The Daily Item, Sunbury, PA


April 17, 2013

Mississippi Man Suspected in Ricin Mailings to Obama, Sen. Wicker


Washington —

After two tense hours, the package was cleared, as were two letters delivered earlier to the offices of Sens. Joe Manchin III, D-W.Va., and Richard Shelby, R-Ala.

"I'm just tickled to death everybody's safe, that's all I was caring about," said Manchin, who was on the floor of the Senate lobbying for his measure to expand background checks for gun buyers when he was alerted that his staff had been evacuated after a letter had been left on the front desk of his office.

Manchin dismissed the idea that his role in the gun-control legislation, which failed late Wednesday, could have made him a target. Manchin also shook his head at the timing, coming right after the Monday attack in Boston: "Strange time in America, isn't it?"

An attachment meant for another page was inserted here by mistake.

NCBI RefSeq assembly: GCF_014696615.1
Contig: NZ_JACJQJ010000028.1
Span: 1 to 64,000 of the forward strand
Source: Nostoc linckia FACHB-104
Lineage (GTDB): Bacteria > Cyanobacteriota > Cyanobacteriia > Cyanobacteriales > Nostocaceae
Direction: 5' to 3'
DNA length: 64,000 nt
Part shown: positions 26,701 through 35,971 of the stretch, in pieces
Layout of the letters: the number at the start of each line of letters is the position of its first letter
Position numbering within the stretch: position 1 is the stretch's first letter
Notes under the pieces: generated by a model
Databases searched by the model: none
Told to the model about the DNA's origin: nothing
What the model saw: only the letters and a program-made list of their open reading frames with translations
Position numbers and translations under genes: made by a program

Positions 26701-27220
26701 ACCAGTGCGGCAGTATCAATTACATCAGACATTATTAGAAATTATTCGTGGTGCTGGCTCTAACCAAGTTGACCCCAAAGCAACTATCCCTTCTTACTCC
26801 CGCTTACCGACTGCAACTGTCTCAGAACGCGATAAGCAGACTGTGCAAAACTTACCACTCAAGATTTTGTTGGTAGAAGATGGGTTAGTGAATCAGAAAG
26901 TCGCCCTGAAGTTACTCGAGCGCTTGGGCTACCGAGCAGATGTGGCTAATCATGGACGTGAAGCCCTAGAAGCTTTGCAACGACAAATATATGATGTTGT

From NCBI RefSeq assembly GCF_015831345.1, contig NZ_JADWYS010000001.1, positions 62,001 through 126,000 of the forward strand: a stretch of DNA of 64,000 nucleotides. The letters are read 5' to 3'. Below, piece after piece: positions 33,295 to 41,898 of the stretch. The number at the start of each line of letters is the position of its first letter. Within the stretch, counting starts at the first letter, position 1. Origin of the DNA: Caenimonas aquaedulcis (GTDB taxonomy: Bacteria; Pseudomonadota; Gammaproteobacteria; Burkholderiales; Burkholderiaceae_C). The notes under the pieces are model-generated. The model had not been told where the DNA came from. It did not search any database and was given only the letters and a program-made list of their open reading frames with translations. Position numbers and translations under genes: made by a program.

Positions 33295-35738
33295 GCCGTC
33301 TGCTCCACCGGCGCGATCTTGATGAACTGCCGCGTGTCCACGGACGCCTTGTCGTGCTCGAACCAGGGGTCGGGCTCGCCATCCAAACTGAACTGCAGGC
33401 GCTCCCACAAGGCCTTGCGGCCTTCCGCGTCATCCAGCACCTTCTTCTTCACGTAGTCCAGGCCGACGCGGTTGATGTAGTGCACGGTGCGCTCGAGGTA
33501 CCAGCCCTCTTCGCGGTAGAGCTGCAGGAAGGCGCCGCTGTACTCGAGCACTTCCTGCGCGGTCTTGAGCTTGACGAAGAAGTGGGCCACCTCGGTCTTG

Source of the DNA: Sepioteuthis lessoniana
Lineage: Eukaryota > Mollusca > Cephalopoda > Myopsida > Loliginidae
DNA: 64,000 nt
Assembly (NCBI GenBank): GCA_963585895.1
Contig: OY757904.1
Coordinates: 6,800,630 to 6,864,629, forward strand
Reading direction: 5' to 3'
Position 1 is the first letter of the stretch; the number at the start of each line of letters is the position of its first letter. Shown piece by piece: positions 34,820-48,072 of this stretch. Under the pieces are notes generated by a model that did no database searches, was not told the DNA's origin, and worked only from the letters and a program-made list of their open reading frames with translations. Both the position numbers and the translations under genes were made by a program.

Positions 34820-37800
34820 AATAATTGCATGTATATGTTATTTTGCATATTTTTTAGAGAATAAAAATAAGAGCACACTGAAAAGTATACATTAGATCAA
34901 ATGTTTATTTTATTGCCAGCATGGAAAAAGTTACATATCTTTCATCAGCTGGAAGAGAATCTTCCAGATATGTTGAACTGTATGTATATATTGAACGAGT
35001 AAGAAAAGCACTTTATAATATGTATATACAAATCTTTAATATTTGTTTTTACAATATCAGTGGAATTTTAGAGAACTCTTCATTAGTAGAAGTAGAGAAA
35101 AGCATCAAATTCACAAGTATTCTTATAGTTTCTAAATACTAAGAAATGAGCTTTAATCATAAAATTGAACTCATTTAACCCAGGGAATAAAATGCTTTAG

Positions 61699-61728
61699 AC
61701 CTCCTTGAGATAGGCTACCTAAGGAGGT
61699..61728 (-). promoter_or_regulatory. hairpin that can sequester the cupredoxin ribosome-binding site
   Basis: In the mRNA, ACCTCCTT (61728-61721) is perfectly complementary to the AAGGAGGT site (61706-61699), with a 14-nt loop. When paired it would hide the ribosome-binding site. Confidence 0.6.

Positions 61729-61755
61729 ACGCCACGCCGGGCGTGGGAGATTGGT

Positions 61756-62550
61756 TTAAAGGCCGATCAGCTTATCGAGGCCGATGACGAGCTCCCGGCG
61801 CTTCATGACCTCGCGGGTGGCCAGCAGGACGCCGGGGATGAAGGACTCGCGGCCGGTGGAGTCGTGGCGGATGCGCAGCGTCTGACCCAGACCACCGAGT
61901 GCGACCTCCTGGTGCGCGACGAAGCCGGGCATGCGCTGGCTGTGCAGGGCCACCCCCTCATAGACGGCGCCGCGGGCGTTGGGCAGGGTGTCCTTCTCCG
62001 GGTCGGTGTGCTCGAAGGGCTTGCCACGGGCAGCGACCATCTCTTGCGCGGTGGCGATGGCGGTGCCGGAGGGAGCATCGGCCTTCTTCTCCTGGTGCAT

Late Wednesday, the FBI said it was still awaiting final word on whether the letters to Obama and Sen. Roger Wicker, R-Miss., definitely contained ricin, a poison made of processed castor beans.

Law enforcement officials said the poison was detected in both letters initial screenings Tuesday. They said the two also came up positive in a second, similar test at a military facility in Maryland, the officials said.

More elaborate testing to verify the presence of the poison — using fluorescent antibodies, chromatography and searching for DNA — can take 24 to 48 hours, one law enforcement official said.

The initial tests can be inaccurate. In 2004, a letter to then-Senate Majority Leader Bill Frist , R-Tenn., was believed to contain ricin but later was shown to be harmless.

As a bioterrorism agent, ricin has the advantage of being easily made and highly potent. When castor beans are crushed for oil, the compound is left behind in the mashed material, of which more than a million tons is produced around the world each year.

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